The Killer review: David Fincher’s latest is stylish yet sluggish – The Indian Express

The film about a brooding hired assassin seeking revenge is too straightforward to be an edge-of-the-seat thriller

the killerThe Killer is helmed by David Fincher.

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It is possible that those familiar with David Fincher’s stylish, dark and atmospheric movies (Fight Club, Zodiac, Gone Girl and others) would have let out a “wow” while watching The Killer’s opening sequence that hints at an interesting premise. It shows a hired assassin (Michael Fassbender), who is solitary, taciturn and contemplative, waiting in a deserted building for his next target to arrive in a plush hotel located across the street. During this long-drawn-out sequence, he tries to keep his emotions under control, stay focussed, exercise and take short naps. It’s his monotonous voice-over — more like a lengthy thought bubble in a graphic novel — that tries to engage the audience’s attention as he goes through this mundane routine.

Though the voice-over comes across as an interesting tool at first, as the film progresses this becomes tedious. It doesn’t help that the assassin keeps repeating certain lines (such as “Empathy is weakness”; “Fight the battle that you are paid to fight”; and “Anticipate, don’t improvise”) to himself, as if to calm his nerves, every time before he hunts down someone. This makes the story of a hit man on the prowl, which is an adaptation of French comic book by the same name created by writer Alexis “Matz” Nolen and artist Luc Jacamon, drab.

Yet, it is not a surprise that The Killer does reflect Fincher’s impressive visual aesthetics and cinematic style even as it keeps the storytelling sharp and straightforward. As a hitman on a mission, Fassbender has the perfect body language and deadpan expression. Some of the action sequences are engaging and well-choreographed. His encounter with Swinton and the exchanges they have over a flight of whiskeys add some spark to the narrative. But that’s too little and comes a bit late in the story. The story, which appears lean in the absence of layers and complexities, does not draw the audience into this brutal world of assassins. It also does not offer enough reason for the audience to relate to the assassin’s fury or inner turmoil as he moves from Paris to the Dominican Republic to America seeking revenge.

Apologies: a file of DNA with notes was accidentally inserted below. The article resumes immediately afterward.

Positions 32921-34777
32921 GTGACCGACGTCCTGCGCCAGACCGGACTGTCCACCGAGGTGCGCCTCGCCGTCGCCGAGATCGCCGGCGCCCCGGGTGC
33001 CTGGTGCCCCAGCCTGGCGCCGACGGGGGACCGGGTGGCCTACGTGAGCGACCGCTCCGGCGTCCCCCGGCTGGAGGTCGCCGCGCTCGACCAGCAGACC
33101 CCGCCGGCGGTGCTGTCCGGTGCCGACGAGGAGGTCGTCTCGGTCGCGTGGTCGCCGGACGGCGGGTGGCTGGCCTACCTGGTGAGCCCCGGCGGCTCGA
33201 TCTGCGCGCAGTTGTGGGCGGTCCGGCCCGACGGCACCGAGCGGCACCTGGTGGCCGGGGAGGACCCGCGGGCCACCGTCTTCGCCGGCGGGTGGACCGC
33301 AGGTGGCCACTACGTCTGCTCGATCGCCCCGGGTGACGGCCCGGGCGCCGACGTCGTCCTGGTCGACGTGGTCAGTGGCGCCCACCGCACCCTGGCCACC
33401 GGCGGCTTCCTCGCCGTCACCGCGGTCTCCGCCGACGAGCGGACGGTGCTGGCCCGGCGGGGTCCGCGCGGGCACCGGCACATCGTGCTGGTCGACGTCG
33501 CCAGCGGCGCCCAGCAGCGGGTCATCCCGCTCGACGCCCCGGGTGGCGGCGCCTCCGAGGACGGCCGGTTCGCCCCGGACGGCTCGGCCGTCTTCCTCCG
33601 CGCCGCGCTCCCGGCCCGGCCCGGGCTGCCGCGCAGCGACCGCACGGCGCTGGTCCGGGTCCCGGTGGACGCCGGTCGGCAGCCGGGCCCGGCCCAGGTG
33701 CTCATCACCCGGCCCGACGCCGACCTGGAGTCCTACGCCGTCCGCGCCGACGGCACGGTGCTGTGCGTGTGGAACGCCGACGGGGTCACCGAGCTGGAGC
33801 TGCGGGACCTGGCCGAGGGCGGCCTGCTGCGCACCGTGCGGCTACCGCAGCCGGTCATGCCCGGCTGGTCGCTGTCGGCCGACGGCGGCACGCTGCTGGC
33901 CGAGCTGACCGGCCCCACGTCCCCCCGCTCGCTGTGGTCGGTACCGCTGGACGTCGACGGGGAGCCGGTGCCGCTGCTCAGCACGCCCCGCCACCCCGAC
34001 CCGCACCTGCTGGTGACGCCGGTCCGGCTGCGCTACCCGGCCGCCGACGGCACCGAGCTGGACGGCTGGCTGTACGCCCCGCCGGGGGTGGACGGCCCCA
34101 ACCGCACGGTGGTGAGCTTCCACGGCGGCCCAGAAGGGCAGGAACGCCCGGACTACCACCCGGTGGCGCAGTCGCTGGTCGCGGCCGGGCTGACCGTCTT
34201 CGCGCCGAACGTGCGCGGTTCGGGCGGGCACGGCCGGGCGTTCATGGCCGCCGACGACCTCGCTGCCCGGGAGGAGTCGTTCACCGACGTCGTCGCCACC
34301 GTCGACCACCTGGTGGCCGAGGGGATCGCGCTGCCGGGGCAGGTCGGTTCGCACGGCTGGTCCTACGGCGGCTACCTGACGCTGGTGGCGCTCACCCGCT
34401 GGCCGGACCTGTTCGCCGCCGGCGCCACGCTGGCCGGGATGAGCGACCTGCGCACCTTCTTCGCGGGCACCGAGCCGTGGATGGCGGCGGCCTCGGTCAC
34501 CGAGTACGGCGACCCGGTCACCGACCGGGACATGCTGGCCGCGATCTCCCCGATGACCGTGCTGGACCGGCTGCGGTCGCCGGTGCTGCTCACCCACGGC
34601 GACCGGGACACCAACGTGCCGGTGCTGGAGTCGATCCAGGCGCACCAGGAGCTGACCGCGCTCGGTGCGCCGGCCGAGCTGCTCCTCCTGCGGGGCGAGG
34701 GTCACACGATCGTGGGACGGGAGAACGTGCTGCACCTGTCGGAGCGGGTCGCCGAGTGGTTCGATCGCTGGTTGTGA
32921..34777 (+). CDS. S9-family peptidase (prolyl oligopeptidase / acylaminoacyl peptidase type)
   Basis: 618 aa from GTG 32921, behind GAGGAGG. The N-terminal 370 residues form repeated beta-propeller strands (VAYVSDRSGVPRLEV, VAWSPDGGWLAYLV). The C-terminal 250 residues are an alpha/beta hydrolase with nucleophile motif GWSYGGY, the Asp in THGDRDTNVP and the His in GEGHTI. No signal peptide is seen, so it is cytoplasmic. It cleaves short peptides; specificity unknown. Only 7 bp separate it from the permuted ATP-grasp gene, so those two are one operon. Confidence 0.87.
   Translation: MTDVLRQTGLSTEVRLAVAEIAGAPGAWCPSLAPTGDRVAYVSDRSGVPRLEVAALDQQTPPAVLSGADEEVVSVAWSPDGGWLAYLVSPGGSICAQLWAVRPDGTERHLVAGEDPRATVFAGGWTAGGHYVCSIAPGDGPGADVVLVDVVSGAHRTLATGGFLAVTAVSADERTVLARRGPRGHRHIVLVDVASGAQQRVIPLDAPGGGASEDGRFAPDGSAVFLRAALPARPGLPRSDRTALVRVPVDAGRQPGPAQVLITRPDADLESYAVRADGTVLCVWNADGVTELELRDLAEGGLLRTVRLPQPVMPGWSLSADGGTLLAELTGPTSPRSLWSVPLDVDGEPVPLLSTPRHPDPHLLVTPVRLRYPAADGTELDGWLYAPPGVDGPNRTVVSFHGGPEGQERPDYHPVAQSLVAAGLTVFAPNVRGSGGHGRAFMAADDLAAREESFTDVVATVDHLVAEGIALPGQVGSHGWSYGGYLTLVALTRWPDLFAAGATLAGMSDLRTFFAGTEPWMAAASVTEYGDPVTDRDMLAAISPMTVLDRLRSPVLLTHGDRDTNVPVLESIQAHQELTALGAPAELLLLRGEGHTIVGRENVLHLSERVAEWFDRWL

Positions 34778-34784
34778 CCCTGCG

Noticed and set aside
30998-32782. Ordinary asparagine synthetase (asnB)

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The process of how an assassin hunts down his/her targets and goes for the kill can be engrossing for the audience (This is already established in movies such as Kill Bill I and II). Fincher’s earlier movies too have dealt with twisted human psyche and intriguing characters. For instance, Amy in Gone Girl is a dangerous yet captivating character. The audience is on the edge of their seats as the layers of her character are peeled away in the course of the movie. In The Killer, Fincher keeps it uncomplicated and flat, almost deliberately.

It is possible that Fincher wanted a ruthless assassin pondering and philosophising about the world (his voiceover tells us about his views regarding exploitation, survival and others) to leave a mark on the viewers. That, however, remains unrealised.

Director: David Fincher

Cast: Michael Fassbender, Tilda Swinton, Arliss Howard, Charles Parnell, Monique Ganderton

Streaming on Netflix

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First published on: 11-11-2023 at 08:19 IST

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